“The Dig” confronts big issues but maintains an intimate feel. It’s not a story of archeology, although James is shown lovingly dusting dirt encrusted artefacts. The portrayal of class and impending war never overshadow the more relatable topics of legacy and teamwork. It’s a quiet movie, one filled with longing looks where much is left unsaid, but nothing is ambiguous.
Richard sits in with Marcia McMillan to have a look at the the rollercoaster action of “Jason Bourne,” the heartwarming (and slightly raunchy) comedy of “Bad Moms,” “Cafe Society’s” period piece humour and the online intrigue of “Nerve.”
In this mixed-up, shook-up world there are fewer and fewer things we can count on as absolutes. One of them is that there will be a new Woody Allen movie every year with a jaunty jazz soundtrack and credits written in the Windsor Light Condensed font. His new film, “Café Society,” the story of a frantic young romantic trying to find himself in 1930s Hollywood, is slice of comfort cinema with all of Allen’s trademarks intact.
Bobby Dorfman (Jesse Eisenberg) is a native New Yorker who jumped coasts to take up in Los Angeles. The slightly neurotic east coaster is not a natural fit in Tinsel Town, but his powerhouse uncle Phil (Steve Carell) helps out, giving him a job at his powerhouse talent agency and introducing him to a beautiful secretary named Vonnie (Kristen Stewart). By day he does odd jobs for Phil—“Menial errands are my specialty,” Bobby says, “but I don’t see a great future in it.”—while on the weekends he slowly falls for Vonnie. They share a disdain for industry talk and Hollywood’s catty innuendo and a love of cheap Mexican food but she doesn’t share his feelings. Unfortunately (for Bobby) Vonnie has a mostly absent boyfriend.
Enter romantic plot complications and Bobby hightails it back to New York where he goes into the nightclub business with his gangster brother Ben (Corey Stall). Finally successful, he marries and has a child with Veronica (Blake Lively), who he nicknames Vonnie, betraying the feelings he harbours for his west coast love. When Vonnie number one returns to New York for a visit the film offers up a line that sums the situation up, “Life is a comedy written by a sadistic comedy writer.”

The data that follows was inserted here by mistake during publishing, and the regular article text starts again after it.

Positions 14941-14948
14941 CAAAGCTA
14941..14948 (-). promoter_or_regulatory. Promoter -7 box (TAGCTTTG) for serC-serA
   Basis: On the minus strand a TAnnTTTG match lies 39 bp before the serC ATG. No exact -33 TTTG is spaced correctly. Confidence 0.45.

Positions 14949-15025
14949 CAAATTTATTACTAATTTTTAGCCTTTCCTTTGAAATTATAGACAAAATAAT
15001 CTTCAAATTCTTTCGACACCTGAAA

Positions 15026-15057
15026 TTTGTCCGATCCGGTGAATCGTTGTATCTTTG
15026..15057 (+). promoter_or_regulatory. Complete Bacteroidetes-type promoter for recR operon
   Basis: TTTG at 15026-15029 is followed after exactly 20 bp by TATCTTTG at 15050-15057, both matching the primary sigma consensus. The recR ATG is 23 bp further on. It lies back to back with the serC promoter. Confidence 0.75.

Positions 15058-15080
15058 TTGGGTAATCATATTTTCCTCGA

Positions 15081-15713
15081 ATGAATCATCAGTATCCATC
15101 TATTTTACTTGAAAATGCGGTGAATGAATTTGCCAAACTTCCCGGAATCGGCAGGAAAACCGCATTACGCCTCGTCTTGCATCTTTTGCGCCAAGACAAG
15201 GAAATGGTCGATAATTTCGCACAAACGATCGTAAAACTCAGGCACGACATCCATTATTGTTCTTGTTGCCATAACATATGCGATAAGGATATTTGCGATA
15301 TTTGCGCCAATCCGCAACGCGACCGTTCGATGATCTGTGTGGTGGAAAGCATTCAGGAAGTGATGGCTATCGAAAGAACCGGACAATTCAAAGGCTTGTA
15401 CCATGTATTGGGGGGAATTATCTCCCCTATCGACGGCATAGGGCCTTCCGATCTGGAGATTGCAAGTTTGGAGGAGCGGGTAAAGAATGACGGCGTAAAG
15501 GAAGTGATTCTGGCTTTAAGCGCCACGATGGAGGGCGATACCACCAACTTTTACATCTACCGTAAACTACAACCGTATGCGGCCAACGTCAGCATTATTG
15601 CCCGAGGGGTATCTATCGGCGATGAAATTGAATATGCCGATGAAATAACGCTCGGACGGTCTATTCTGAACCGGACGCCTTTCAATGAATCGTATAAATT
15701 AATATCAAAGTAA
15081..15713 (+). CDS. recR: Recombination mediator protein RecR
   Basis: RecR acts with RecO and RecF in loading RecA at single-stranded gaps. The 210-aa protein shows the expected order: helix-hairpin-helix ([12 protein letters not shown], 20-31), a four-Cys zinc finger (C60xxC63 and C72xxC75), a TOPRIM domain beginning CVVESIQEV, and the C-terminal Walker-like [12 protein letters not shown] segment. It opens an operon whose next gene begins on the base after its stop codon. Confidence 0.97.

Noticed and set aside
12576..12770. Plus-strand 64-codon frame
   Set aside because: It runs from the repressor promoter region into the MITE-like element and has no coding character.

A light-hearted tapestry, “Café Society” is embroidered with the odd punch line and hints of melancholy. It’s a comedy tinted with heartbreak, a look at true love and unsatisfactory options. It returns Allen to the fertile ground he ploughed with “Annie Hall” and “Manhattan” and while this film isn’t a classic on those terms, it’s an engaging look at life and love buoyed by great performances.
Eisenberg does the best Woody Allen impression we’ve seen on screen in some time, but there’s more to him than simply aping the master. His journey from nebbish to notable is believable and gives the movie its heart.
Co-star Stewart hands in what may be her first truly adult role. She plays Vonnie as level-headed in a sea of dreamers. When Bobby describes Joan Crawford as “larger-than-life” she replies, simply but compellingly, “I think I’d be happier life-sized.” It’s the line that sums up her character and Stewart makes the most of it and Vonnie.
“Café Society” is a welcome uptick after Allen’s last two films, “Magic in the Moonlight” and “Irrational Man.” For Woody’s fans it may feel familiar but in the most soothing of ways.